Enteral access and fundoplication in children with congenital heart disease.
Congenital heart disease (CHD) is the most frequently occurring congenital disorder and affects approximately 1% of live births.1,2 Advancements in supportive technology and surgical techniques have allowed many of these children to live into adulthood with reductions in morbidity and mortality.3,4 During infancy, many children with CHD are plagued with co-existing structural anomalies and/or feeding disorders that make adequate oral intake impossible.5 Pediatric surgeons are frequently consulted for enteral access and/or fundoplication to ensure proper growth and development while preventing potential hemodynamic instability caused by significant reflux events. The successful execution of a non-cardiac surgery in a child with significant cardiac risk factors requires the coordination and expertise of multiple providers with a deep understanding of pediatric CHD physiology to ensure a safe outcome. We review critical pre-operative workup, technical operative aspects, and anesthesia considerations in this unique patient population.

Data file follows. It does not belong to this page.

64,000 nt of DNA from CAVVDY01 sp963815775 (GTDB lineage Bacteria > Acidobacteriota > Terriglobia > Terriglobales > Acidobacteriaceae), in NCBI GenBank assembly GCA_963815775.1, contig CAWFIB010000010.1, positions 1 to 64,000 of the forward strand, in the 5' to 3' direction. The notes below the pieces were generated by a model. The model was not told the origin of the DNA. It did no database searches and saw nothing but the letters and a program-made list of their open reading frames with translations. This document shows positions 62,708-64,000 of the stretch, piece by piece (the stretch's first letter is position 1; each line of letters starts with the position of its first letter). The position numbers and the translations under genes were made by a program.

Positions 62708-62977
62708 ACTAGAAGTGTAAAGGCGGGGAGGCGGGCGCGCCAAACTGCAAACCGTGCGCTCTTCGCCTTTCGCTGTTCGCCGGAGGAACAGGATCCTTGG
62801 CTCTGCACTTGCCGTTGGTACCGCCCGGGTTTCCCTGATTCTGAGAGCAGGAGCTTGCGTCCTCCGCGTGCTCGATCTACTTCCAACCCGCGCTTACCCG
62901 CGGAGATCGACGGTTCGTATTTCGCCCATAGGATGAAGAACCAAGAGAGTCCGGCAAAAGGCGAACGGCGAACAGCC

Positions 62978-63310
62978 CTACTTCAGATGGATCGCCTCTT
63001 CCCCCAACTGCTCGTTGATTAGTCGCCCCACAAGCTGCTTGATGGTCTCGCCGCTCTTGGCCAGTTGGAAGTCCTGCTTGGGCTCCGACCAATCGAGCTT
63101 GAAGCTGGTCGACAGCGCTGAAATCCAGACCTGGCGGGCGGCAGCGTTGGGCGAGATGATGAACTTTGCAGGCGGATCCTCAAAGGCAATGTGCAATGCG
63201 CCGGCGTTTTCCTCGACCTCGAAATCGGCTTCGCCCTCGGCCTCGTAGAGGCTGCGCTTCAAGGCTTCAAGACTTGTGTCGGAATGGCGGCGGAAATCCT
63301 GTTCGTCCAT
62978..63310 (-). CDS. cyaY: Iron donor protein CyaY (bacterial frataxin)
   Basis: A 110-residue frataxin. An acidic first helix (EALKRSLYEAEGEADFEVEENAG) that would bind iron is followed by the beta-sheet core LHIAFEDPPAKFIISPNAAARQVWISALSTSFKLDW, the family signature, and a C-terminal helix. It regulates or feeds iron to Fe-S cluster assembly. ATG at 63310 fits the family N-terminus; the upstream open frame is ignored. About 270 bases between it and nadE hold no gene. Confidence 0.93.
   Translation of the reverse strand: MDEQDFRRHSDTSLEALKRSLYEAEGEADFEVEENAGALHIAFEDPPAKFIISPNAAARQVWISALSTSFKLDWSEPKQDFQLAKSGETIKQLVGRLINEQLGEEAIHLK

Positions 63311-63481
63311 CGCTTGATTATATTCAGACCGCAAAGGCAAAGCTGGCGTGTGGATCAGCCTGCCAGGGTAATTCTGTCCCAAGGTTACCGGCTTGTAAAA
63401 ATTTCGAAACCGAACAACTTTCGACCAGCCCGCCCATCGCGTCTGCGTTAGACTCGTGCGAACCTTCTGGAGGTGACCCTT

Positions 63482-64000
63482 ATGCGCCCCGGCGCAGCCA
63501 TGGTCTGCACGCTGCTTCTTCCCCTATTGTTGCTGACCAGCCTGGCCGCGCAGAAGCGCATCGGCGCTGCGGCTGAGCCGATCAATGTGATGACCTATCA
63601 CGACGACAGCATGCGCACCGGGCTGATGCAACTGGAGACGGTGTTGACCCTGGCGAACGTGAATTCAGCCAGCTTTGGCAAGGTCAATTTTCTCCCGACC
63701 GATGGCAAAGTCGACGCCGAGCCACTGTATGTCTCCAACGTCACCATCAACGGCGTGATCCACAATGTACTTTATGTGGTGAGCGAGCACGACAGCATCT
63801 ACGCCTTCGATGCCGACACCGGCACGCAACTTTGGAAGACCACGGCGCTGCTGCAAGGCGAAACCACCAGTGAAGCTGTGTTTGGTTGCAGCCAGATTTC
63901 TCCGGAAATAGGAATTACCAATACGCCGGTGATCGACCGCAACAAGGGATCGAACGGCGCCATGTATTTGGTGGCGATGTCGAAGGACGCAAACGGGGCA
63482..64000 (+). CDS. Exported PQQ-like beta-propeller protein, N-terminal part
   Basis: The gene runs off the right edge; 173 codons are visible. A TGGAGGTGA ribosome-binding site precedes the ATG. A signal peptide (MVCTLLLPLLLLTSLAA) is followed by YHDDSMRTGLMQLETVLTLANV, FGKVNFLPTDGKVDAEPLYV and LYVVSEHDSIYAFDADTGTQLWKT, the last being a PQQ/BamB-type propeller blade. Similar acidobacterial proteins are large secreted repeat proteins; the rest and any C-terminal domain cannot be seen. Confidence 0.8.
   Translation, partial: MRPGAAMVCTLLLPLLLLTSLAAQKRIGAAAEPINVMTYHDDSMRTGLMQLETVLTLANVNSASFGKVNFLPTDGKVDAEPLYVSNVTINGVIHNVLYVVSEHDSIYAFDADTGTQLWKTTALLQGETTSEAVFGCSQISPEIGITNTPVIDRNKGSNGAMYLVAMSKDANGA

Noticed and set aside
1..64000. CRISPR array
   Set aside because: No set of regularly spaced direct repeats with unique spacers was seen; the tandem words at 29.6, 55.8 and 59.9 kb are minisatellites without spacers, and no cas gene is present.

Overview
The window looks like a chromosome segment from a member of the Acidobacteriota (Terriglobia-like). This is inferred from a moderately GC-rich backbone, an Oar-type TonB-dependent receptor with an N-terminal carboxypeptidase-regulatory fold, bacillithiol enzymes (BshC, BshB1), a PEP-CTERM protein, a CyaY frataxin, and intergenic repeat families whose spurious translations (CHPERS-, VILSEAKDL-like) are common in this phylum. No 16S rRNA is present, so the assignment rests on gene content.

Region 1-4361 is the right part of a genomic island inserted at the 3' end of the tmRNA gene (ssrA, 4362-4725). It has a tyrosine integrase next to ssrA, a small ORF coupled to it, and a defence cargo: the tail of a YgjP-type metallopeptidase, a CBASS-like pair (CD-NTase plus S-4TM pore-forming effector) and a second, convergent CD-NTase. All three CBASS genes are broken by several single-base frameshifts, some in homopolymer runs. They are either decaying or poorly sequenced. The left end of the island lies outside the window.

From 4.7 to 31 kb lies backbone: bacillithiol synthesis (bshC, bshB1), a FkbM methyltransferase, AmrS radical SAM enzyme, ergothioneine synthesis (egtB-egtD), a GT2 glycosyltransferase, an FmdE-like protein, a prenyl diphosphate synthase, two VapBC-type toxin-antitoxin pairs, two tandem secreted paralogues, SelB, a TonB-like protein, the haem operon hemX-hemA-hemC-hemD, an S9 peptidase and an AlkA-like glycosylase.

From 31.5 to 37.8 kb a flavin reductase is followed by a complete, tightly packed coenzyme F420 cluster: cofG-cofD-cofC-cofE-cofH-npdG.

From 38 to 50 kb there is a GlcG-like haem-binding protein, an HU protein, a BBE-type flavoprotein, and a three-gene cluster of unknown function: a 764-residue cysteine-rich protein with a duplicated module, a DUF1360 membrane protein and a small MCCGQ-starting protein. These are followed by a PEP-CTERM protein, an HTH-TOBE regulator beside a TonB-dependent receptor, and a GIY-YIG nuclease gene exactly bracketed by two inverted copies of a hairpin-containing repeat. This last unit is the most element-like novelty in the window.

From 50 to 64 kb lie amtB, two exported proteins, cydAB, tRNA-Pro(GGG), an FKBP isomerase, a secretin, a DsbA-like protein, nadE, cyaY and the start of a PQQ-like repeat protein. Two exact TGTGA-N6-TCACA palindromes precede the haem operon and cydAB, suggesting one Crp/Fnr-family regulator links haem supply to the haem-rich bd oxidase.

Seminars in pediatric surgery
Briggs, K. B., Fraser, J. D. Enteral access and fundoplication in children with congenital heart disease. Seminars in pediatric surgery 30, 151040-151040 (2021).